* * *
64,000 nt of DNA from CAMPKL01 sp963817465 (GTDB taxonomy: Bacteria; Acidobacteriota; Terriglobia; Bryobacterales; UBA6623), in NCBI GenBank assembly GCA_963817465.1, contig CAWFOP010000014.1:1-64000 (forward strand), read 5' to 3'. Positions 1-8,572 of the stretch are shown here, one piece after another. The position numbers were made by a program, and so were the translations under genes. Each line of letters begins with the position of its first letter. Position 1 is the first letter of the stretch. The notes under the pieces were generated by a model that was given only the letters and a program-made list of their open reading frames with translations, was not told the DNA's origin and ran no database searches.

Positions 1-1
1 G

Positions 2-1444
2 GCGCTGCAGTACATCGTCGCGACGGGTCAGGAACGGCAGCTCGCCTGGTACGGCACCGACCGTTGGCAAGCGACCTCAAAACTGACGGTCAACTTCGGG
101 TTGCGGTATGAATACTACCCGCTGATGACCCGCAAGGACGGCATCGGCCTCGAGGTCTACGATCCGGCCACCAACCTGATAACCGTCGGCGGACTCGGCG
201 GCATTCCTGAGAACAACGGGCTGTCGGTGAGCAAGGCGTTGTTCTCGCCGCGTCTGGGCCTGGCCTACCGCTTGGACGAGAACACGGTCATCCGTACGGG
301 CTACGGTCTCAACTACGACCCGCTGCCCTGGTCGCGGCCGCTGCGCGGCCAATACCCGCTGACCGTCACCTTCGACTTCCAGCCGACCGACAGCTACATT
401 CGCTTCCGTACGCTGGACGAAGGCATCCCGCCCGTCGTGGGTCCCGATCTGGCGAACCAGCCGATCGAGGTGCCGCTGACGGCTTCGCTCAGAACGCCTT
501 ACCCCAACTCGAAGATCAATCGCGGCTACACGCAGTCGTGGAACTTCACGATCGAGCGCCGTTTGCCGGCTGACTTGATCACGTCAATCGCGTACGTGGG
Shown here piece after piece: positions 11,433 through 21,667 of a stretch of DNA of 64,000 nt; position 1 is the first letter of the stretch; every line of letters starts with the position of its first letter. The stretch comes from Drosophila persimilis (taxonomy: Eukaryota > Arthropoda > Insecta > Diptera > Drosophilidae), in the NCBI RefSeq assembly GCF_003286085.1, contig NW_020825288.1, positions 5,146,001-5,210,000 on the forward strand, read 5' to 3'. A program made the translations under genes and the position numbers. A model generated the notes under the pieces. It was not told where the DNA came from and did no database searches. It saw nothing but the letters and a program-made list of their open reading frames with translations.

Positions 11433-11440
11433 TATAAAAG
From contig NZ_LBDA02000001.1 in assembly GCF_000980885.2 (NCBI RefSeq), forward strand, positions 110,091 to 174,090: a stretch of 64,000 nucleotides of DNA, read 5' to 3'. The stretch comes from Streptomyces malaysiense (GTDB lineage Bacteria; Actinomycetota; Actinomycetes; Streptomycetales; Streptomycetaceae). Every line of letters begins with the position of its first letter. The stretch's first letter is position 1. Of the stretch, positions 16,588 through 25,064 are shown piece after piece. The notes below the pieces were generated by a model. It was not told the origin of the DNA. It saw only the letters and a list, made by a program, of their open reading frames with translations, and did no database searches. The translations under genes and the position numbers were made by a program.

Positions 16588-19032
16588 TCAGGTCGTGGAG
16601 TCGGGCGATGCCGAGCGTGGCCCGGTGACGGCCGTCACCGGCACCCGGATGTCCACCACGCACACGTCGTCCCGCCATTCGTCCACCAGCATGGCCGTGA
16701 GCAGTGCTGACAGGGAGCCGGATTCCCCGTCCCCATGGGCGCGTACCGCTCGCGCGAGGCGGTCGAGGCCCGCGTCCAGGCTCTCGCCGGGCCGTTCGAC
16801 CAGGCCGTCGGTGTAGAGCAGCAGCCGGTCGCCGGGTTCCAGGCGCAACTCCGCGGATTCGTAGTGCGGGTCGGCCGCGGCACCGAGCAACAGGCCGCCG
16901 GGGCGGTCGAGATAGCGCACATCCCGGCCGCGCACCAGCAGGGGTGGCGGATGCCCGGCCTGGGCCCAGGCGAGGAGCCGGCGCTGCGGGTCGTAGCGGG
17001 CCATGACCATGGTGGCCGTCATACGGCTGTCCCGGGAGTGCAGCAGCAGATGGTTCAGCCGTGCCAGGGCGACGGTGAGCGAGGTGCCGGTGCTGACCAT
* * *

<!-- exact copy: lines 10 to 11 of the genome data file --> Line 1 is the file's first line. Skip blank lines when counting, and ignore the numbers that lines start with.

501 ACCCCAACTCGAAGATCAATCGCGGCTACACGCAGTCGTGGAACTTCACGATCGAGCGCCGTTTGCCGGCTGACTTGATCACGTCAATCGCGTACGTGGG
Shown here piece after piece: positions 11,433 through 21,667 of a stretch of DNA of 64,000 nt; position 1 is the first letter of the stretch; every line of letters starts with the position of its first letter. The stretch comes from Drosophila persimilis (taxonomy: Eukaryota > Arthropoda > Insecta > Diptera > Drosophilidae), in the NCBI RefSeq assembly GCF_003286085.1, contig NW_020825288.1, positions 5,146,001-5,210,000 on the forward strand, read 5' to 3'. A program made the translations under genes and the position numbers. A model generated the notes under the pieces. It was not told where the DNA came from and did no database searches. It saw nothing but the letters and a program-made list of their open reading frames with translations.